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Old 11-17-2009, 04:23 PM   #11
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Excellent! Thanks everyone for the info.

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Old 11-17-2009, 07:39 PM   #12
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I would say the right answer is a combination of all the responses thus far. Osmotic pressure plays a huge factor as does water activity. I agree with GN that the reason a lot of high sugar food products don't require refrigeration in the store is a combination of pH factors, preservatives (though these probably paly more of a role after the product is opened), osmotic pressure, water activity, and the big reason is that these products are pasteurized and stored under vacuum pressure...you wouldn't open a can of grape jelly, use some and leave it on your counter at 78 degrees for a week and a half and expect to find no spoilage growth. Also the cheese example someone mentioned is partially correct I think. Again I think a combination of water activity and osmotic pressure are at play here. Typically the harder the cheese is the saltier it is as well meaning high osmotic stress as well as low water activity.

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Old 11-17-2009, 08:14 PM   #13
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Everything, as far as the OP is concerned comes back to water activity level... osmotic pressure, even salt content (although this doesn't apply to the OP's question). Low water activity level means osmotic imbalance. High salt content means low water activity level.

pH can also be a concern, but I don't believe it is in regards to the OPs question.

This isn't to say that 0.85 aw is the cut-off for any microbial growth. It just means that there won't be rapid and progressive growth. Mold can grow on the surface of foods with aw's of over 0.8.

The bottom line is that for the OPs question, there is only one measurable parameter that needs to change to allow the yeast to thrive... water activity level.

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Old 11-18-2009, 12:57 AM   #14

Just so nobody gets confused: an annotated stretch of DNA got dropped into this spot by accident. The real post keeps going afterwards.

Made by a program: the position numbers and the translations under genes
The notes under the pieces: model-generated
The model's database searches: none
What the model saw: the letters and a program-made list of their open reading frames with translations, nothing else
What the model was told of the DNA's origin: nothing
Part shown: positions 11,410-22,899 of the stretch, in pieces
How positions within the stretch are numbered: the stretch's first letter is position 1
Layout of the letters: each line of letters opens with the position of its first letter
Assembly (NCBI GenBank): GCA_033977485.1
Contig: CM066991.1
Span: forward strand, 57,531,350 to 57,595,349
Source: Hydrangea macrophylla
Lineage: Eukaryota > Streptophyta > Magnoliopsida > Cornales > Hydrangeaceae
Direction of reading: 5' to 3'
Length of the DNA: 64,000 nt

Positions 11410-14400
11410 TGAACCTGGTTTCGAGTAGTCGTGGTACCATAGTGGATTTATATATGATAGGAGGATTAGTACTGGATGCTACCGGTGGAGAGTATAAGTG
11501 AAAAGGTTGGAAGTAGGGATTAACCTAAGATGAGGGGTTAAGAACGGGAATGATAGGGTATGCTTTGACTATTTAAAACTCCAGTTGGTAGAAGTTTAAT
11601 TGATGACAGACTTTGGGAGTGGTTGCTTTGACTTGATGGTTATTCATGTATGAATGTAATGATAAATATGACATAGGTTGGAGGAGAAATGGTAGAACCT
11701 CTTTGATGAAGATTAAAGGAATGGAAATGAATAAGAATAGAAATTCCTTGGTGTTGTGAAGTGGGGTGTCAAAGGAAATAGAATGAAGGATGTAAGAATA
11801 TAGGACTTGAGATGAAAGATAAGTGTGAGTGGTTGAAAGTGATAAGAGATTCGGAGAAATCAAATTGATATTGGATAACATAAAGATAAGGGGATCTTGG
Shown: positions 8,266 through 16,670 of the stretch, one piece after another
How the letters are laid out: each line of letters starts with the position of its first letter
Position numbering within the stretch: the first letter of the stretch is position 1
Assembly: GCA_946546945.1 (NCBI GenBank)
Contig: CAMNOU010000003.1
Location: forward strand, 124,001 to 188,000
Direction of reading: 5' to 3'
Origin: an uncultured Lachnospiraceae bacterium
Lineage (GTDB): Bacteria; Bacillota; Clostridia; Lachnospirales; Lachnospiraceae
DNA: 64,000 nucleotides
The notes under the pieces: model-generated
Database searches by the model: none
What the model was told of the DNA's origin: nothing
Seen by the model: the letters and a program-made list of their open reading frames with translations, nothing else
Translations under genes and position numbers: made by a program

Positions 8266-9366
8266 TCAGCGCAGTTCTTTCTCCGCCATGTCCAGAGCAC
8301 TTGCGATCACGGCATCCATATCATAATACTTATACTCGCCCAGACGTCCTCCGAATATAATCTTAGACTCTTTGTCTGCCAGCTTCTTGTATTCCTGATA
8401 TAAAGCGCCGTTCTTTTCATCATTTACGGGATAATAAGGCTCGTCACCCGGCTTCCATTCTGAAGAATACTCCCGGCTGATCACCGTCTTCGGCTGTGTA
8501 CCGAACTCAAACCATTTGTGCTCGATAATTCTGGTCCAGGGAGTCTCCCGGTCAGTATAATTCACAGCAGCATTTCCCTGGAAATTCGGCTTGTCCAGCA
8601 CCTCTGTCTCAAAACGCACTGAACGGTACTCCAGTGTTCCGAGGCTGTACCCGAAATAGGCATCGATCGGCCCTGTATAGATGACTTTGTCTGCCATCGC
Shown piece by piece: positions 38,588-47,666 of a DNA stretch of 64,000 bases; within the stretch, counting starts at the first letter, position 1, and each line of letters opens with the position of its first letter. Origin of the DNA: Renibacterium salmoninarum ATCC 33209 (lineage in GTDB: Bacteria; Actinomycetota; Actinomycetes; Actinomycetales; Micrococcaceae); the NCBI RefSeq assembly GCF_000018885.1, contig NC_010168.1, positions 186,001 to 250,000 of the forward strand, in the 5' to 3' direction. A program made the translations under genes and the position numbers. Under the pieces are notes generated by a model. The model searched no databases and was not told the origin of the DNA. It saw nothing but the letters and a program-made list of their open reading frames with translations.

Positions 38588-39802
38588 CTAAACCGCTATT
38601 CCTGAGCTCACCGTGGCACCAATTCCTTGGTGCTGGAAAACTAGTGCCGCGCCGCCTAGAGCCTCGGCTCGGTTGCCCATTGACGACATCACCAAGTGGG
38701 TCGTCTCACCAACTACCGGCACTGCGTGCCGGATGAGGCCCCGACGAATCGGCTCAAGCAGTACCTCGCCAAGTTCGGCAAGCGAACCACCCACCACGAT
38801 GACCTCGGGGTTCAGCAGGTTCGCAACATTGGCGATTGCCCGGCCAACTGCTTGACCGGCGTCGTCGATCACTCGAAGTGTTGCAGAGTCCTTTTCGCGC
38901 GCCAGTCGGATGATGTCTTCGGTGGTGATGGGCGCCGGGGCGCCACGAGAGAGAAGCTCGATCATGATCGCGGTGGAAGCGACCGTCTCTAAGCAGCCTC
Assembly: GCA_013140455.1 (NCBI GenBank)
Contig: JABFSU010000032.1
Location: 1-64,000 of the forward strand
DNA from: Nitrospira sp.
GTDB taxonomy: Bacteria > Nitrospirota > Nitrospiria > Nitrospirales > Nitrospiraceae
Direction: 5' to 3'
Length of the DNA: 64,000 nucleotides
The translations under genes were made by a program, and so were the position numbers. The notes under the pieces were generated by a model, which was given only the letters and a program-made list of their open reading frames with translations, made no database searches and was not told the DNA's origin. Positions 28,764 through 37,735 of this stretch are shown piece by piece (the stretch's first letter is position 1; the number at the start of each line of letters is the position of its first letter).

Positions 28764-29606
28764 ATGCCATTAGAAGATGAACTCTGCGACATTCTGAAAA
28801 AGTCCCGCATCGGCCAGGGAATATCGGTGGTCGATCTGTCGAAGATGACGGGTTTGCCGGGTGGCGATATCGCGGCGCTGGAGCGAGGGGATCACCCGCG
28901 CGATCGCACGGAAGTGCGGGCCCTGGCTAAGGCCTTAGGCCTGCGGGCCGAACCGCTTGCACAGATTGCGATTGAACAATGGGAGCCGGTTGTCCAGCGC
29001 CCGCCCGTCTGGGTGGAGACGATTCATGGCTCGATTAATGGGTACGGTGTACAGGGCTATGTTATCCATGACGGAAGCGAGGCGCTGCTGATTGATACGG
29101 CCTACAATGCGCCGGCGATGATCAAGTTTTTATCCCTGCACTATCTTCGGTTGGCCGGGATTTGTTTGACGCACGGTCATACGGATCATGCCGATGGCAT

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Even better sugar and salt mixed together. That's what makes bacon delicious and long-lasting!

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Old 11-18-2009, 01:28 AM   #15
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wait are we saying the same thing here menschmaschine? I agree there is a whole slew of microbes that do well sub .85 aw (Zygosaccharomyces bailii and penicillium for example) and I realize water activity and osmotic pressure are inversly proportional to each other, but I am confused on which your are saying is the driving factor...in other words would one change the water activity to shift the osmotic pressure or would one change the osmotic pressure to shift the water activity? I was under the impression that while water activity is a "measurable parameter" it is dependent on osmotic factors (as well as other factors) so while water activity would answer the OP question wouldn't osmotic forces be more specific? I know I am just splitting hairs, but I enjoy stimulating exchanges.....now this is just getting weird.

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Old 11-18-2009, 02:15 AM   #16
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Quote:
Originally Posted by sw341034 View Post
wait are we saying the same thing here menschmaschine? I agree there is a whole slew of microbes that do well sub .85 aw (Zygosaccharomyces bailii and penicillium for example) and I realize water activity and osmotic pressure are inversly proportional to each other, but I am confused on which your are saying is the driving factor...in other words would one change the water activity to shift the osmotic pressure or would one change the osmotic pressure to shift the water activity? I was under the impression that while water activity is a "measurable parameter" it is dependent on osmotic factors (as well as other factors) so while water activity would answer the OP question wouldn't osmotic forces be more specific? I know I am just splitting hairs, but I enjoy stimulating exchanges.....now this is just getting weird.